Protesting

Posted: February 2, 2011 in Uncategorized
Tags: , , , , ,

Getting used to another situation and a new office. People are tired, annoyed and dealing with a lot of pressure while deciding how to get this new thing moving. We have all discussed the many things we are hoping to do from the office and know where we are going with it but as people are still reporting the same old tired behaviour from students on campus, it seems a daunting task. There are still parties going on till 7 in the morning that are really loud. This is fair enough but it is not fair enough when you have a lecture then next day. There are a lot of complaints that seem to be pushing out into the community but not really going where they should. People not really realising that they have a voice and it should be listened to.

The student voice was talked about yesterday morning but it seems to have been diluted. We think this is because the political voice everywhere is largely muted. People in Britain don’t complain, well, except stupid fascists and no-one cares what they think. It is a tradition and almost an identity that the British that are too polite to complain about anything. This just seems like an invitation for people to deliver bad service, not care and still get paid. This is just not acceptable, people have a right and a duty to complain if they are being treated unfairly. People have a right and a duty to oppose oppressive government and this right and duty doesn’t change, whatever age you are.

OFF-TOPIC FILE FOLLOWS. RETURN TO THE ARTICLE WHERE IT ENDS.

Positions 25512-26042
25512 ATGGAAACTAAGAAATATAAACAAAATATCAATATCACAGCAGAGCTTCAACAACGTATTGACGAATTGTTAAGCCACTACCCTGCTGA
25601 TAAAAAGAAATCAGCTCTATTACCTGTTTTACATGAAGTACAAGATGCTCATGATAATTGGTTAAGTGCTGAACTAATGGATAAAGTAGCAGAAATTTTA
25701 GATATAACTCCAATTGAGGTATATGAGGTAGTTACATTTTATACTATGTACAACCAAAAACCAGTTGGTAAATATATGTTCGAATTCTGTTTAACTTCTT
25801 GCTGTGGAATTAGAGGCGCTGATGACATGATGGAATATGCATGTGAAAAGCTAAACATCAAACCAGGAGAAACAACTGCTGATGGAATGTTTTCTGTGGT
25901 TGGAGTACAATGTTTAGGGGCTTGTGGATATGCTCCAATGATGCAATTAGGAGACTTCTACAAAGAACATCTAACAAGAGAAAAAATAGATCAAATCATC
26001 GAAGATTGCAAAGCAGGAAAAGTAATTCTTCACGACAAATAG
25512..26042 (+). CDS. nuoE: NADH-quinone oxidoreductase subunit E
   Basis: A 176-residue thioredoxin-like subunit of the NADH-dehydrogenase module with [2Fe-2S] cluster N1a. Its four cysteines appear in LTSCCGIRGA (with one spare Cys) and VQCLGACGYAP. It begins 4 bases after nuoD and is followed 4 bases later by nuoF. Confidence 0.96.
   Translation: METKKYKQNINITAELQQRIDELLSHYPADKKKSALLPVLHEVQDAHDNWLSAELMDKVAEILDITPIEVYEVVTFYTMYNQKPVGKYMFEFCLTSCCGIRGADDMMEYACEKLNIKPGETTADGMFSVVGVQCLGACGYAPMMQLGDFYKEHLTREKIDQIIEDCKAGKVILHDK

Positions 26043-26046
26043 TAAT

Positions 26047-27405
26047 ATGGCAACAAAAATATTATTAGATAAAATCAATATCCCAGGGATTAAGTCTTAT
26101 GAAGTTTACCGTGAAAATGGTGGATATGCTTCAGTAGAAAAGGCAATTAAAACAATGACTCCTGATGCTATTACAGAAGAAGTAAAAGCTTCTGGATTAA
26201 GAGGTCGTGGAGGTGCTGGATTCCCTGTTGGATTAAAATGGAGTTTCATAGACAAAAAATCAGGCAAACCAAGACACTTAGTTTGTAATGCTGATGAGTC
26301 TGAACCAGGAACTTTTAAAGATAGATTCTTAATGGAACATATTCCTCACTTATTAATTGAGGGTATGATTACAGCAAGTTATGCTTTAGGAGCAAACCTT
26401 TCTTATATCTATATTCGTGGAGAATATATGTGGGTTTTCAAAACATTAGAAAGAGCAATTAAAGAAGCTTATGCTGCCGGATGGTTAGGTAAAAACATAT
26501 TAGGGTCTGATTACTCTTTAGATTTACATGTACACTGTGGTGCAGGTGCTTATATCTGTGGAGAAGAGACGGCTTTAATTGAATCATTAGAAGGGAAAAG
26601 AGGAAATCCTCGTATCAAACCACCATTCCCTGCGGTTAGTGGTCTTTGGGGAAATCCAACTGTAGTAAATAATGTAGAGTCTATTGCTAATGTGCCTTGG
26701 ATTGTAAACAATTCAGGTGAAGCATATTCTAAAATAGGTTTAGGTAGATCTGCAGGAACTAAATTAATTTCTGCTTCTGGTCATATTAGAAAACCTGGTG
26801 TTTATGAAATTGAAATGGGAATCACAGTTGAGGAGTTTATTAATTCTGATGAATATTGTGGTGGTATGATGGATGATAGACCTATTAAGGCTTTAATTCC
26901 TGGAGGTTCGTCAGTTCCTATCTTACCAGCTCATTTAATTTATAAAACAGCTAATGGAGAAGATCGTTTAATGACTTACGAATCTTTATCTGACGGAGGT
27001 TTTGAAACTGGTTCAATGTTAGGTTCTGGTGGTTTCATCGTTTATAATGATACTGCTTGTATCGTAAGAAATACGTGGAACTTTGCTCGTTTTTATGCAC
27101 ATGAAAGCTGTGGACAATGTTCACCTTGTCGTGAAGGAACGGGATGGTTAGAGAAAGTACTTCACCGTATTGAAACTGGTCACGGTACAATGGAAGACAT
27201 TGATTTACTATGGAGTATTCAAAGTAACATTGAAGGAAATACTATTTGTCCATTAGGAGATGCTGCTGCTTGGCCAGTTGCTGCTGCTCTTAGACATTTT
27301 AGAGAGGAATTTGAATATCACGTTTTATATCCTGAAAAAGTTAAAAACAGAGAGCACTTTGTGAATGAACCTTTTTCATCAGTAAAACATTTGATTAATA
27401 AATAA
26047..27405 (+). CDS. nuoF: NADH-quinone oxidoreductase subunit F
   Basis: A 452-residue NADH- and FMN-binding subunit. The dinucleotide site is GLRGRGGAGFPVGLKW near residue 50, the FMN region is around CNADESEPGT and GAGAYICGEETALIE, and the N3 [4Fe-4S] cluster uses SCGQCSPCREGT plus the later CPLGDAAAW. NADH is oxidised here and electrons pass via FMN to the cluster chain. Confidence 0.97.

The apathy that every anti-cuts movement is dealing with, we feel has come from a generation of people getting just enough to not want to complain about the awful conditions people work in and the gradual decrease in rights protection. The Labour party’s gradual creeping death seems to have largely worked and some of the initiatives they brought in were of value but, it was at a cost it would seem. The cost is that people don’t feel that complaining will make anything better. People feel that once they have enough to live, to an almost acceptable level, then if they complain they will lose the little they have. The working conditions in Britain are some of the worst in Western Europe and nothing has been said because people don’t complain. People are really not going to keep asking until they get a satisfactory lifestyle.

Alicia from the socialist party last night was talking about the bread and roses strike, where protestors, largely women protestors, won their demands to get their wage back and after they had won that, carried on to demand a pay increase and fewer hours for the workers. This should serve as an inspiration to people that not only is it possible to win but at the same time, every person should get involved and demand that not only they but everyone in society has a decent lifestyle, an opportunity to work in fair conditions and equality.

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